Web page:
Now estimated to affect 1 in 3 Americans at any given time, skin disease is continuing to rise in prevalence leading to an increasing number of skin-related healthcare visits – approximately half of all of these are to non-dermatologist practitioners, such as pediatricians, internists, and primary care physicians (PCPs). Often, the conditions that patients present with to non-dermatologists are different from those more commonly seen by dermatologists as primary care physicians are often the first point of contact for patients with cutaneous symptoms. There are prominent gaps in dermatologic education and training outside of the specialty while a predicted shortage of dermatologists is anticipated to contribute to a growing number of patients presenting to the primary care setting with skin conditions.
Highlighting the urgent need for enhanced education is the increasingly high demand among the patient population for dermatologic services in the primary care practice. Implementing such procedures can not only enhance patient care, but also generate significant revenue and support optimal patients outcomes. As such, it is important for primary care physicians to have a comprehensive understanding of common cutaneous diagnoses and procedures in dermatology.
Most Common Dermatologic Diagnoses in Primary Care
Often, patients presenting to the primary care facility do so with cutaneous symptoms that require immediate attention, such as various types of dermatoses, instead of aesthetic conditions such as pigmentation disorders. A study evaluating outpatient data from between 2001 and 2010 found that the most common cutaneous disorders referred to dermatologists by non-dermatologists were benign tumors, acne, non-melanoma skin cancers, contact dermatitis, and actinic keratosis. Among these diseases, the most frequently encountered condition in the primary care setting was contact dermatitis; on the other hand, acne was the most prevalent reason underlying direct dermatologist visits. Patients also commonly presented with eczema, psoriasis, viral warts, rosacea, and acne vulgaris to primary care facilities in search of referrals; other commonly encountered conditions include ingrown toenails, skin tags, shingles, as well as granulomas.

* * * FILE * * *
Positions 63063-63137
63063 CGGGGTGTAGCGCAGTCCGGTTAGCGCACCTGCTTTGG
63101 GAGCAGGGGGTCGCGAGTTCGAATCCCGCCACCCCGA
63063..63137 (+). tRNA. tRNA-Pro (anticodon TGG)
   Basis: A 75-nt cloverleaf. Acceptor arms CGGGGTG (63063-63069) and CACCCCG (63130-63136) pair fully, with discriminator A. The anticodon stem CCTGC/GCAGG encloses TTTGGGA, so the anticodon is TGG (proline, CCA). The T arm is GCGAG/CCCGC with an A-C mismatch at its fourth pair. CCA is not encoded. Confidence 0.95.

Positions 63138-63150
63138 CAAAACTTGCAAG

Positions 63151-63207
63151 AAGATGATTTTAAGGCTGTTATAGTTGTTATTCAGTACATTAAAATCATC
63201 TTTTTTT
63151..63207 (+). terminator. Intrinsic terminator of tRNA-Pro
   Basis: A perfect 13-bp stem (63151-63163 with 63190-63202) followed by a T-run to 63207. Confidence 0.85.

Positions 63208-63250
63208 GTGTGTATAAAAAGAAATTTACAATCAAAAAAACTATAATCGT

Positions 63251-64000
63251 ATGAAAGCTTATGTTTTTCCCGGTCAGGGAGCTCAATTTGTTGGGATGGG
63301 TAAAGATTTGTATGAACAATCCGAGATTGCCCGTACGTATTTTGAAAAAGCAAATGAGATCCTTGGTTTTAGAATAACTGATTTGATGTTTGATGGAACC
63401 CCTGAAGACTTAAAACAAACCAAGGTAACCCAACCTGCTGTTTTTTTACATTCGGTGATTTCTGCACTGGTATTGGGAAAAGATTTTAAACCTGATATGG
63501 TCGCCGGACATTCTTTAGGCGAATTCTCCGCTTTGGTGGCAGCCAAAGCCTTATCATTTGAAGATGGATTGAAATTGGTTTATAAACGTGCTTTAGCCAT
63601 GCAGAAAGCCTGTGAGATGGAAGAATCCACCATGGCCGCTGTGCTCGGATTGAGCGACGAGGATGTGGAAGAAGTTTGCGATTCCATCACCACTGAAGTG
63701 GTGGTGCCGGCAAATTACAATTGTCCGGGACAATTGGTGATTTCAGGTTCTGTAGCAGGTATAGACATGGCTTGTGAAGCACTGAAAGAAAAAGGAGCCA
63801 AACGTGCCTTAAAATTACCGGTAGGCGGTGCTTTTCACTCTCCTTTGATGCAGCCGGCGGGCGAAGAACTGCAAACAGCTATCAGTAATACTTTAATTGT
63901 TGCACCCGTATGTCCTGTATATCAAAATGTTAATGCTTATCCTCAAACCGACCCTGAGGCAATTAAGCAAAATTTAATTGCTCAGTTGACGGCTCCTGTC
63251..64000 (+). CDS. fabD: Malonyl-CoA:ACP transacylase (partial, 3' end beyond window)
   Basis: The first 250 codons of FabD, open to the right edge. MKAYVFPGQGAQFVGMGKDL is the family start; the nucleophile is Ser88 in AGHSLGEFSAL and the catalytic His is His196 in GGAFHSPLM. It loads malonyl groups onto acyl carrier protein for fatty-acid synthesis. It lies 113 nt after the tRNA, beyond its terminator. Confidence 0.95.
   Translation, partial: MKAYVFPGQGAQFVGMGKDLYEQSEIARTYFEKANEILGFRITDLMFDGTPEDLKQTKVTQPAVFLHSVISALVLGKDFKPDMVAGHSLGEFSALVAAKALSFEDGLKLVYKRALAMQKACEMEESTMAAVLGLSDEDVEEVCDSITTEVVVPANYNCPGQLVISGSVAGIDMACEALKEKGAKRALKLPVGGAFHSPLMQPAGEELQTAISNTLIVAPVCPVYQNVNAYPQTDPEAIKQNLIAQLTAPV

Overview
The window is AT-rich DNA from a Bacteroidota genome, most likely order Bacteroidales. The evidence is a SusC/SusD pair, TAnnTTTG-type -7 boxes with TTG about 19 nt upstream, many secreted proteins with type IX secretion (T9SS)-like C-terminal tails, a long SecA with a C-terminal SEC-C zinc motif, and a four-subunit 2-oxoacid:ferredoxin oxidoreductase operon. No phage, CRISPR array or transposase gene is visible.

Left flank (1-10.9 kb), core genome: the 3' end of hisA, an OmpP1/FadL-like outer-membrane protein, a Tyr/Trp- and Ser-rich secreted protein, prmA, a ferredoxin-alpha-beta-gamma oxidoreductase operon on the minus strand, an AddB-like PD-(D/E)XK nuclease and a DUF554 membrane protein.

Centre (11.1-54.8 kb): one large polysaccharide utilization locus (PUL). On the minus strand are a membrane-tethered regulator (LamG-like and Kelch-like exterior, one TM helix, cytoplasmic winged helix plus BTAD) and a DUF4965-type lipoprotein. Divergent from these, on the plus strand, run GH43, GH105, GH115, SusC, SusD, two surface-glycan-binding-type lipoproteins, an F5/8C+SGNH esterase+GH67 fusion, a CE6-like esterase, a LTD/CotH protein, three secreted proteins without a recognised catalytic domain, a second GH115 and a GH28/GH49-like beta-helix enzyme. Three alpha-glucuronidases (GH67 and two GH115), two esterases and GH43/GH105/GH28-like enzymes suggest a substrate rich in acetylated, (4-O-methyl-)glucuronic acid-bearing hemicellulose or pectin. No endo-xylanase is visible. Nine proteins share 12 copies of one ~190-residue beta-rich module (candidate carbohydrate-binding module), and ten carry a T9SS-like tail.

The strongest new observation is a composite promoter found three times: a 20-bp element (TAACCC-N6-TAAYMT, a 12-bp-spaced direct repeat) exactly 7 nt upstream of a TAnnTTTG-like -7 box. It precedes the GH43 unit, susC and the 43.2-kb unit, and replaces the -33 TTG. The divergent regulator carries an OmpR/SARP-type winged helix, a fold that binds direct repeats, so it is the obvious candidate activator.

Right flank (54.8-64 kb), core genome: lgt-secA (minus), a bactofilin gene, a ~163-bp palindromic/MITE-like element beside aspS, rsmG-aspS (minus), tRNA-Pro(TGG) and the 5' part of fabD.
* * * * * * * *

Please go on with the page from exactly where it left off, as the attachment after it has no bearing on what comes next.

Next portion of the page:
A separate study investigating referral demand for skin conditions in primary care revealed seborrheic keratosis, melanocytic nevus, actinic keratosis, and acne as the most common diagnoses with the main reason for referral being diagnostic assessment. Overall, primary care sensitivity was generally low and specificity was higher, however, in the case of skin tumors primary care diagnosis sensitivity was 22.4% while specificity was 94.7%.
These findings indicate that primary care physicians are better qualified to rule out skin conditions with high specificity than to establish accurate clinical diagnosis due to poor sensitivity, implicating that knowledge and training need to be improved for PCPs to improve the current standard of management of skin conditions and especially skin cancer due to its significant impact on population health.
Most Common Dermatologic Procedures
Primary care physicians encounter skin lesions, growths, and various dermatoses which may require a variety of procedures such as skin biopsy, excisions, and simple suturing techniques. In addition, wound dressing, nail surgery, and local anesthesia, are often necessitated by patients who may require immediate attention instead of referrals to a specialist. Although, some patient cases may benefit from a referral to a dermatologist, many encounters can be treated during their initial visit if the appropriate education and training is made available to physicians.
There is also a growing need for minimally invasive dermatologic procedures to be integrated into the primary care practice as patients increasingly seek aesthetic medicine solutions. Furthermore, the popularity of aesthetic injectables ranging from neurotoxins to dermal fillers is likely to drive demand for more dermatologic procedures to the primary care setting. Other common treatments that are often requested by patients include chemical peels, laser and light treatments, hair removal, and skin resurfacing procedures.
Although the current medical education guidelines place little emphasis on dermatology training during residency, primary care physicians and other non-dermatologist specialists need to have a comprehensive knowledge of common outpatient dermatologic conditions. As patient demands shift in the coming years, the urgent need for improved education and training will become evident. To assist physicians in preparing for transforming demands and bridge gaps in dermatologic knowledge in the clinical practice, we are offering an in-depth program centered around the most relevant dermatology topics for frontline practitioners, Deep Dive: Dermatology on the Frontlines, taking place on April 24, 2021.